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Got the following email from an MNB reader:

Your story about Millennials and Gen Z (expecting) pay increases occurs often and we've tried to manage expectations by identifying a clear performance plan the employee can self-manage, to make the compensation discussion more fact-based.

One particular experience brought back a memory I've tried to forget regarding expectations about pay and promotions. My story differs slightly in that its about a (meddling) Parent's expectations for their child, who fit into this younger worker category.

To recap: I was handed a message by my assistant who advised I needed to call one of our employee’s parents. I thought something had happened to them so picked up the phone and called immediately, only to be asked about how pay increases were determined, because the parent didn't think their child was earning enough.  I asked what was informing their opinion and was told by the parent they had spent far to much on their child's education, only to earn as little as we were paying them. The parent went on to say that their child (our employee) enjoyed working at the company, felt that they were learning a lot, and being challenged to grow.... but.... (the parent informed me) they were going to need to be paid more to stay with us.

Reeling from this comment, I asked if the parent would like to know how we manage compensation. "Yes, I'd love to know", I was told. I laid out that we had job profiles, reviews and then identified that raise/s were based on job grades for that particular role. Nothing concrete was shared numerically. The parent then asked where their child ranked and their performance, to which I replied that I couldn't share that with them - they would have to get that information from their child. "Your approach seems fair" the parent said, adding that their child would likely resign soon for a job making more money. I told the parent that it was our policy to take a resignation letter from our employees directly, not through their parents. Again, the parent said that this was a reasonable request, then thanked me for calling them back.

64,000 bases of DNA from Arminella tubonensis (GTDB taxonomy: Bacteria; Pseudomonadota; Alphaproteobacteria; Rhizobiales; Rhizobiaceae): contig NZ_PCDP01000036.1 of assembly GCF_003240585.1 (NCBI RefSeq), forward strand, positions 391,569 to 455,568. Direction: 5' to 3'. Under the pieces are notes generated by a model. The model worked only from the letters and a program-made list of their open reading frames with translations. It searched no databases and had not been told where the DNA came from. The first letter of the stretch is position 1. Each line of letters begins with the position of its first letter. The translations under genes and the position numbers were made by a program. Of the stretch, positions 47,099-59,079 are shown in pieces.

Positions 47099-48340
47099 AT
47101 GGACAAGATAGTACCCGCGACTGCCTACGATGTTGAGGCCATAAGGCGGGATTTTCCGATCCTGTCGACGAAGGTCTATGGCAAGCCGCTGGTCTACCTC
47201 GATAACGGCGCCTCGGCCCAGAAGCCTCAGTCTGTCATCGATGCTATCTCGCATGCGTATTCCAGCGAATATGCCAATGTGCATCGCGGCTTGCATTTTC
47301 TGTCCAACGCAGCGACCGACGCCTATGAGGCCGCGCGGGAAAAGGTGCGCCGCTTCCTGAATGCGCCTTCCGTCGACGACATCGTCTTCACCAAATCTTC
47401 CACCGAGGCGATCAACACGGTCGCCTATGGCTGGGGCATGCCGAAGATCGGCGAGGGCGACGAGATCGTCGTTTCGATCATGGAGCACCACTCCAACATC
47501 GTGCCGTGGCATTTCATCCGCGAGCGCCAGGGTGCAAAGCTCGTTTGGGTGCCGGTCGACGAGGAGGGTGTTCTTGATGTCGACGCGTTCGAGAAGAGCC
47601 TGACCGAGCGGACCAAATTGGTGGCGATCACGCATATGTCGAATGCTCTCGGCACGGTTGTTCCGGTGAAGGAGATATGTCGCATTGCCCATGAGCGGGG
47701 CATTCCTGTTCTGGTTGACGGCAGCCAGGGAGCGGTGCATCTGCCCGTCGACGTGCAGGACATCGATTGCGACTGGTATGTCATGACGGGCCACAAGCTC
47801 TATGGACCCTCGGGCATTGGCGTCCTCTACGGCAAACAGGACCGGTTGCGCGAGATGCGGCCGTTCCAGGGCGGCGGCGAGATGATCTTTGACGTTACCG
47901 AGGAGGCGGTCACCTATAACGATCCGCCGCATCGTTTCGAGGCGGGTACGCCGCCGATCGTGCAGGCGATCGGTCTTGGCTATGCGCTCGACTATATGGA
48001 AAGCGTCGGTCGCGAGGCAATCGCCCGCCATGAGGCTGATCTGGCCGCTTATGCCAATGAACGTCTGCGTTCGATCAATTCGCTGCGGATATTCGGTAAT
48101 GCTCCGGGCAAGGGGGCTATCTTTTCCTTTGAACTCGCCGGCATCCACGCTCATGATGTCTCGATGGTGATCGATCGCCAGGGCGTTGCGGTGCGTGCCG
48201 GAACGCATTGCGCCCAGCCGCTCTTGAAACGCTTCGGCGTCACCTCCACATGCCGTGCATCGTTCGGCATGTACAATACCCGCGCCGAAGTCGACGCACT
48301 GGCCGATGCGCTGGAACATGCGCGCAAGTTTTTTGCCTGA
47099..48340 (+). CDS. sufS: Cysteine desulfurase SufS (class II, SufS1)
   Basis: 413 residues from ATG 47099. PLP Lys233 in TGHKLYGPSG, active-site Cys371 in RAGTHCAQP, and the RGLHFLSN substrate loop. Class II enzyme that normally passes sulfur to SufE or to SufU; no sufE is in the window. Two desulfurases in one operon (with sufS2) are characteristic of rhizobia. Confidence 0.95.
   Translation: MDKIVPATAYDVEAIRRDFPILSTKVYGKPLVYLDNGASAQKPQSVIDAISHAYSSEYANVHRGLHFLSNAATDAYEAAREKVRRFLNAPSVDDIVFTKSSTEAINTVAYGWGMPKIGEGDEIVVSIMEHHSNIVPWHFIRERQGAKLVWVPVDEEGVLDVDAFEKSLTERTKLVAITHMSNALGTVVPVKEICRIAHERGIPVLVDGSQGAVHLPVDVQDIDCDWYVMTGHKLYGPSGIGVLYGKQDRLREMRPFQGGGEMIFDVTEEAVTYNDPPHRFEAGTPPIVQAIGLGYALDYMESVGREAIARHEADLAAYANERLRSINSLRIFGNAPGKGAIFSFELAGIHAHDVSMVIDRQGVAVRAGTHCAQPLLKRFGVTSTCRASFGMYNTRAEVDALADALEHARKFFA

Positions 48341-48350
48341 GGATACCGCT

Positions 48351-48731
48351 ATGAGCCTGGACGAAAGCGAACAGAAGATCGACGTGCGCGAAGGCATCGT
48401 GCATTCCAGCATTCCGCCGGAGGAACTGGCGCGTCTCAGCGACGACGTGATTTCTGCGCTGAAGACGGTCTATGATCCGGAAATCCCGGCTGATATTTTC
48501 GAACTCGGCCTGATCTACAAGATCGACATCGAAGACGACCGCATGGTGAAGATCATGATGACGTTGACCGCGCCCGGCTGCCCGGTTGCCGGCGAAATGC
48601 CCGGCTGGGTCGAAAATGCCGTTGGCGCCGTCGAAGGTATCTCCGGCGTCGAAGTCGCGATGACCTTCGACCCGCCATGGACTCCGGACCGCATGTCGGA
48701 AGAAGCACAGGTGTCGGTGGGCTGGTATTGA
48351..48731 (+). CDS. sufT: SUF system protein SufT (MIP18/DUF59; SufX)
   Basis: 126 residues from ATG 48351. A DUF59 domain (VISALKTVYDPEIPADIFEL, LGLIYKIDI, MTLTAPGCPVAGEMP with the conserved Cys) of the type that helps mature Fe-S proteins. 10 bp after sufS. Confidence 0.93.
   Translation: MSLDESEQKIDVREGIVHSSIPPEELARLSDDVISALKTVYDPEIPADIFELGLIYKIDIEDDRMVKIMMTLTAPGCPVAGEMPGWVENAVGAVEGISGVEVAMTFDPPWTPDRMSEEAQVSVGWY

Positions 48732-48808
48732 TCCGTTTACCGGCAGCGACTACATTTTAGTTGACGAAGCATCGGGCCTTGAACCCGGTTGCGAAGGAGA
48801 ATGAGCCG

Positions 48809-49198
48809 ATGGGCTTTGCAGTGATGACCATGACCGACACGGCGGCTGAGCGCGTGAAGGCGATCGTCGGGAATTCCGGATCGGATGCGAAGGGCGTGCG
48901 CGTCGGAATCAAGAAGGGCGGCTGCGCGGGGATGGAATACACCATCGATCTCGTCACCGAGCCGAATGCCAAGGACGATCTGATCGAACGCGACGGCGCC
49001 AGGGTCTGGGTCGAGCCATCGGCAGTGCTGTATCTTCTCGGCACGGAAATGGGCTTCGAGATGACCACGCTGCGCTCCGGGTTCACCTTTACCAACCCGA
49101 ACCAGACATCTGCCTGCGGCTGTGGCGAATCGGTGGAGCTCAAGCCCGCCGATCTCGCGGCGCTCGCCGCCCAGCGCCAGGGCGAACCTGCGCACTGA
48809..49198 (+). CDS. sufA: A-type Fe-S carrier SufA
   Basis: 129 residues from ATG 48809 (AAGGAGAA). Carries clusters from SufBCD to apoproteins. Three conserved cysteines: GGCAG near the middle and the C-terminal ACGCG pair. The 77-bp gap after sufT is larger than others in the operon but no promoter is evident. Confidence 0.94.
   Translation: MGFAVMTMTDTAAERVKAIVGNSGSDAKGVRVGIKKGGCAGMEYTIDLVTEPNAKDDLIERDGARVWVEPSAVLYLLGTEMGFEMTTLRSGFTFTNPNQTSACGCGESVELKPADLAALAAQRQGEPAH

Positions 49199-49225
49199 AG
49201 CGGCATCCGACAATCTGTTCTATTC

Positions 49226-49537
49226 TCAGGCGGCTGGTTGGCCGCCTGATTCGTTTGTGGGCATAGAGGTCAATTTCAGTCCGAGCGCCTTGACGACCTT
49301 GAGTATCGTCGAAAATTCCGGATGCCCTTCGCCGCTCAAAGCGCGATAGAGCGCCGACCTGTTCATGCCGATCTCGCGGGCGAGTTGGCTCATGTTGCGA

In over 30 years of internationally-based management roles, I'd never encountered that one. I learned not to underestimate the parents influence with younger workers.  

PS. In case you're wondering how the story ended... the employee resigned about 8 weeks later. During the discussion, the employee asked me if I had received a call from their parents, to which I replied "Yes, because you weren't in the office the day the call came in, I called because we were concerned about your safety."  The reply was "Oh, I wish my Mother would quit meddling in my business.”


You spent a lot more time with that parent than I would’ve, but maybe it was like watching a car wreck - it was awful, but hard to turn away from.



On the subject of restaurateur Danny Meyer’s comments about not taking cash in some of his establishments, one MNB reader wrote: